School; Debating

Debating - 1960

1960

This year, in spite of some first-class speeches, the attendance at the inter-house debates has reached an all-time low. Without an audience, oratory degenerates into sheer time-wasting buffoon-ery, and argument is also a wasted effort upon an audience so small that the vote, if not the judge's decisions, can be forecast.
Notably absent are members of the junior school and gone, -long gone, are the days when they would crowd into Room 22 to support their houses and make their contributions to the debate, amidst crowded tables and chairs and to a large, appreciative audience.
Although lively speeches are still made, knowledge and wit are usually greeted by a practically empty room. It is a wonder that in such conditions, the standard of debate has not deteriorated beyond recognition.
In this year's debating competition, Morris and Whittingham secured byes to the semi-finals. In the first round, Higham proposed, and Mallinson successfully opposed the motion that "Political parties have made a mockery of democracy". Also in the first round Spivey proposed and Allpass opposed the motion that "Modern advertising is a poor advertisement for modern society", the victory going to Allpass.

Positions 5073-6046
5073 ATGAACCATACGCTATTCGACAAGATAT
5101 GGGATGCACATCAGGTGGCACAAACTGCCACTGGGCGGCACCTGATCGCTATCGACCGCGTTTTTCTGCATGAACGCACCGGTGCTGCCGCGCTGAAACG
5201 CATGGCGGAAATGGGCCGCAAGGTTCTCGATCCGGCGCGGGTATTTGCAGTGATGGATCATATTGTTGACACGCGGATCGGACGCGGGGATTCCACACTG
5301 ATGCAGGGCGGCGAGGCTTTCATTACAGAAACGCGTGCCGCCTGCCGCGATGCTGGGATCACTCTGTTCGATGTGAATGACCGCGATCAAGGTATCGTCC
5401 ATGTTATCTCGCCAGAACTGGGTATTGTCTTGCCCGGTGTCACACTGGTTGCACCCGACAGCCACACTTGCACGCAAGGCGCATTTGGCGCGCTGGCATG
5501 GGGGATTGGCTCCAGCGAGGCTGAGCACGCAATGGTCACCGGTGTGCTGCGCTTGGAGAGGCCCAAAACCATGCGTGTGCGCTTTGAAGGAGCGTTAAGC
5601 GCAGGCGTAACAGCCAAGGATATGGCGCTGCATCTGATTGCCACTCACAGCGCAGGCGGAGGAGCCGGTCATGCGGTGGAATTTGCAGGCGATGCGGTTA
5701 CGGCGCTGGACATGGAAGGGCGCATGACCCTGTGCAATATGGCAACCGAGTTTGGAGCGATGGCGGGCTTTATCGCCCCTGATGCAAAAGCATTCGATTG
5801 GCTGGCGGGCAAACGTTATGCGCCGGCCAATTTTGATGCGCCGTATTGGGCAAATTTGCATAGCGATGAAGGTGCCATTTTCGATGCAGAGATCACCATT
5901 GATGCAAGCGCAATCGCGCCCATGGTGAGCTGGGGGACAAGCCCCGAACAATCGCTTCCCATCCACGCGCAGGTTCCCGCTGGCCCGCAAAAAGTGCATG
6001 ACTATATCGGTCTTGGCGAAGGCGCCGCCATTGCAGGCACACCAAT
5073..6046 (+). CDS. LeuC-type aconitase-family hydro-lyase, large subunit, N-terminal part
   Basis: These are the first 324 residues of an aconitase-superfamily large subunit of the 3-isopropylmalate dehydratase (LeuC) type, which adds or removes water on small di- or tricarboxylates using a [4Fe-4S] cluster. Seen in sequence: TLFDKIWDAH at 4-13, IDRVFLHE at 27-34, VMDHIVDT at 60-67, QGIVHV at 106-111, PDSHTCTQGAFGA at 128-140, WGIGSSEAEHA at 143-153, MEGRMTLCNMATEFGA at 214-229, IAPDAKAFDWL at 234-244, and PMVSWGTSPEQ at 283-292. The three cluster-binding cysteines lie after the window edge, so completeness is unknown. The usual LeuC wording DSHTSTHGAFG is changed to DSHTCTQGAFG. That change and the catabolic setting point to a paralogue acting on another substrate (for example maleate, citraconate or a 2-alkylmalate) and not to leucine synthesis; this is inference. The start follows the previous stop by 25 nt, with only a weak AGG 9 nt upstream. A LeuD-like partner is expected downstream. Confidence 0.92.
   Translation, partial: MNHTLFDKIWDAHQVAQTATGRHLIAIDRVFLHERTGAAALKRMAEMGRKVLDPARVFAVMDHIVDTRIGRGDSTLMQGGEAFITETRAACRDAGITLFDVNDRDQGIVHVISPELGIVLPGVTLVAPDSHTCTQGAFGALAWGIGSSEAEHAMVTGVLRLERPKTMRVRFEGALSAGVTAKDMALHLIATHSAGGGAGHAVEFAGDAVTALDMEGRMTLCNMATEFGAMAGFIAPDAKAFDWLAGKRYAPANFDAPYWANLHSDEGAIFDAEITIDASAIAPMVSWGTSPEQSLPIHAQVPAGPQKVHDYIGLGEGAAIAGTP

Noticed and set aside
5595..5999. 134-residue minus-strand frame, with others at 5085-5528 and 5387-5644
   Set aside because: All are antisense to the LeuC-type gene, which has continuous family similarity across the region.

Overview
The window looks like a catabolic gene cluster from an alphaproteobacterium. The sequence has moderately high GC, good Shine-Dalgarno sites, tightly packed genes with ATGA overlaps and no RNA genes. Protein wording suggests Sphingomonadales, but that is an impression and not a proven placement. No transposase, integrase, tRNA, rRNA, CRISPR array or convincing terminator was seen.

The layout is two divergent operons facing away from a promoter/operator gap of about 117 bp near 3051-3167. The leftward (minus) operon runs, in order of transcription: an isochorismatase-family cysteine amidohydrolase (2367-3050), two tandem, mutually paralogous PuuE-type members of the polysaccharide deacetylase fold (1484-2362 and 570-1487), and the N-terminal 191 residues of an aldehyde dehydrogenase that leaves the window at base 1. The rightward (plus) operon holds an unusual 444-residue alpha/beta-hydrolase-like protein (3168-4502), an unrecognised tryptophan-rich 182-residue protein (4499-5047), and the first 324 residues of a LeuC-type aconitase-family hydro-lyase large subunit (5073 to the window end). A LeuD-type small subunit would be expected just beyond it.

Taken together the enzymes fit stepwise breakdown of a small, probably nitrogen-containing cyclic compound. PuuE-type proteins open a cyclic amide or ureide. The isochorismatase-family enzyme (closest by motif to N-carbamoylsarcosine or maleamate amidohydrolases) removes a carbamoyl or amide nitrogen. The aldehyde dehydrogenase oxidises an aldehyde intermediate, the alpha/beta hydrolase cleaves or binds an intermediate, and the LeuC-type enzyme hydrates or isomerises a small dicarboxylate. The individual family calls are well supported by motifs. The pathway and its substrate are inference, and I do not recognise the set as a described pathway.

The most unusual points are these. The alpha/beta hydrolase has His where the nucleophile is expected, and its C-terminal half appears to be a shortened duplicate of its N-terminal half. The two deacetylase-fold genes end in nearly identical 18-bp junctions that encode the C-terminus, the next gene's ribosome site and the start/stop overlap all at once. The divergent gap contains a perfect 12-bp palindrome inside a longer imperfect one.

In the semi-finals Mallinson proposed and Whittingham opposed the motion that "Cinemas should be turned into car parks". Allpass proposed, and Morris opposed the motion that "English should be recognised as the international language".
In the final round, Beaney and Harris of Mallinson proposed, and Bates and Warbis of A1lpass opposed that "The powers of women have increased, are increasing, and ought to be diminished". Miss Hewson, Senior English Mistress at Walthamstow Girls' High School, who very kindly consented to adjudicate at this year's final, did so with ease and humour. She awarded the Norman cup to Mallinson House and although, for the first time, speeches from the floor were considered for the individual prize, it was in fact awarded to Warbis of Allpass House, one of the main speakers.
Our thanks must be accorded to Mr. Allpass, who, this year, was once again able to be our most welcome guest at the final of the verse-speaking and debating competitions for which he awards the prizes.
Thanks are also due to Messrs. Chapman, Marshall, Couch and Shaw, who presided and adjudicated at so many meetings, the attendance at which scarcely justified their efforts. In particular, Mr. Chapman's loss to the School has been a severe blow to the School's debating activities.

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